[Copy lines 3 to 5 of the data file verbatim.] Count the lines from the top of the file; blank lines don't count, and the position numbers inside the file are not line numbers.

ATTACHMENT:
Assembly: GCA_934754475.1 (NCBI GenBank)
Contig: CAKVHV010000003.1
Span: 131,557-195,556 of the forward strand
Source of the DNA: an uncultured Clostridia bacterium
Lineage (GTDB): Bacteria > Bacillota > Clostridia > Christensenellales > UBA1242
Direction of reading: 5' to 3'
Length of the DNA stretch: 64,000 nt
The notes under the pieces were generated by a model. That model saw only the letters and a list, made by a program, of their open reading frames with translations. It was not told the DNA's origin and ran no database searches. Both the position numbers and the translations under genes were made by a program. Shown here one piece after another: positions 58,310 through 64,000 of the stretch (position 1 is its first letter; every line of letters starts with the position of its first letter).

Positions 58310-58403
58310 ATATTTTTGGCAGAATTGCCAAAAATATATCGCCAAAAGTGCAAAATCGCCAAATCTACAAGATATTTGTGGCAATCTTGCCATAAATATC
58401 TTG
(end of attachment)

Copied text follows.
Span: 131,557-195,556 of the forward strand
Source of the DNA: an uncultured Clostridia bacterium
Lineage (GTDB): Bacteria > Bacillota > Clostridia > Christensenellales > UBA1242